The end of these other poor wretches who are in great misery.
"How terrible and dark is their death! Because in the moment of death, as I told you, the Devil accuses them with great terror and darkness, showing his face, which you know is so horrible that the creature would rather choose any pain that can be suffered in this world than see it; and so greatly does he freshen the sting of conscience that it gnaws him horribly. The inordinate delights and sensuality of which he made lords over his reason, accuse him miserably, because then he knows the truth of that which at first he knew not, and his error brings him to great confusion.
"In his life he lived unfaithfully to Me -- self-love having veiled the pupil of the most holy faith -- wherefore the Devil torments him with infidelity in order to bring him to despair. Oh! how hard for them is this battle, because it finds them disarmed, without the armor of affection and charity; because, as members of the Devil, they have been deprived of it all. Wherefore they have not the supernatural light, neither the light of science, because they did not understand it, the horns of their pride not letting them understand the sweetness of its marrow. Wherefore now in the great battle they know not what to do. They are not nourished in hope, because they have not hoped in Me, neither in the Blood of which I made them ministers, but in themselves alone, and in the dignities and delights of the world. And the incarnate wretch did not see that all was counted to him with interest, and that as a debtor he would have to render an account to Me; now he finds himself denuded and without any virtue, and on whichever side he turns he hears nothing but reproaches with great confusion. His injustice which he practiced in his life accuses him to his conscience, wherefore he dares not ask other than justice.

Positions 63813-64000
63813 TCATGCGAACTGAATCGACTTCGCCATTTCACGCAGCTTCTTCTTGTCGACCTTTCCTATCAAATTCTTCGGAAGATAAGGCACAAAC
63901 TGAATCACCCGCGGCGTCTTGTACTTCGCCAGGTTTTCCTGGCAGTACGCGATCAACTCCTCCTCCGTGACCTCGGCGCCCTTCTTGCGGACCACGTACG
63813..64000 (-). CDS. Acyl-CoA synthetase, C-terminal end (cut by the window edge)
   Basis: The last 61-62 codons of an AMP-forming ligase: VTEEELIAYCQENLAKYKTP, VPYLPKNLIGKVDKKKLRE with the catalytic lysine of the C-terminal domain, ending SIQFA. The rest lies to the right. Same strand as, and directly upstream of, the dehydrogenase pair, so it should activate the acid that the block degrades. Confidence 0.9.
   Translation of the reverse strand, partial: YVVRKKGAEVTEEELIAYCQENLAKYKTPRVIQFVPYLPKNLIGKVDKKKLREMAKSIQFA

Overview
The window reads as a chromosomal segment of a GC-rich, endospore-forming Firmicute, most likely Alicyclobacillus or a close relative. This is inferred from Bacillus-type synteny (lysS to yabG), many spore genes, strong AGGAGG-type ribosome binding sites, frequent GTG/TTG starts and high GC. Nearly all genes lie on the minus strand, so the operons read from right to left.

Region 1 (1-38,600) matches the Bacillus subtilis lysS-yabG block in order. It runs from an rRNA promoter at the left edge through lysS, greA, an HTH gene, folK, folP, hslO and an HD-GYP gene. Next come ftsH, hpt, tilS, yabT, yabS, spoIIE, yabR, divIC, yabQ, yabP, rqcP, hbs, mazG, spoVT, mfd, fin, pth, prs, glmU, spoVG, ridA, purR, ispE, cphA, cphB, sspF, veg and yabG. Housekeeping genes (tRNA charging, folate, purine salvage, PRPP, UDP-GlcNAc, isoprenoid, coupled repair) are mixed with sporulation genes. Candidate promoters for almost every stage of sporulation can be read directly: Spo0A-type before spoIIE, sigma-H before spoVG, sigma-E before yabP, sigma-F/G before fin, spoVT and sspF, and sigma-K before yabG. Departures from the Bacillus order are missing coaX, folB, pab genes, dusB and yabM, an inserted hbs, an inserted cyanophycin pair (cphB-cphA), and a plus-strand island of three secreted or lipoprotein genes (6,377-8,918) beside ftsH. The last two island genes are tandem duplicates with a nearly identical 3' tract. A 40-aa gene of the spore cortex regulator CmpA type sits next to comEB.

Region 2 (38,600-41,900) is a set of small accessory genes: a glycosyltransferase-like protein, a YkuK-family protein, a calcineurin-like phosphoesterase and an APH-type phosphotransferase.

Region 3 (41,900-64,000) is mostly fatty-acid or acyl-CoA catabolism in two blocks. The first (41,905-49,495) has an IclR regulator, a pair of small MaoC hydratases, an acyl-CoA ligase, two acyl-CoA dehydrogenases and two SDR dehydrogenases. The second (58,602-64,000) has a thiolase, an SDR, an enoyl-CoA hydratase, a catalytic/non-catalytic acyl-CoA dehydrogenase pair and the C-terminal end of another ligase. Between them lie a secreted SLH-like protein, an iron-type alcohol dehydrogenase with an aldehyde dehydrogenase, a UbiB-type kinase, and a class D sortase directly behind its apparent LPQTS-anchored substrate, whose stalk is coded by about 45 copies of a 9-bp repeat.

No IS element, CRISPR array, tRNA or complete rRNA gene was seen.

"And I tell you that so great is that shame and confusion that unless in their life they have taken the habit of hoping in My mercy, that is, have taken the milk of mercy (although on account of their sins this is great presumption, for you cannot truly say that he who strikes Me with the arm of My mercy has a hope in mercy, but rather has presumption), there is not one who would not despair, and with despair they would arrive with the Devil in eternal damnation." - The Dialogue of St. Catherine of Sienna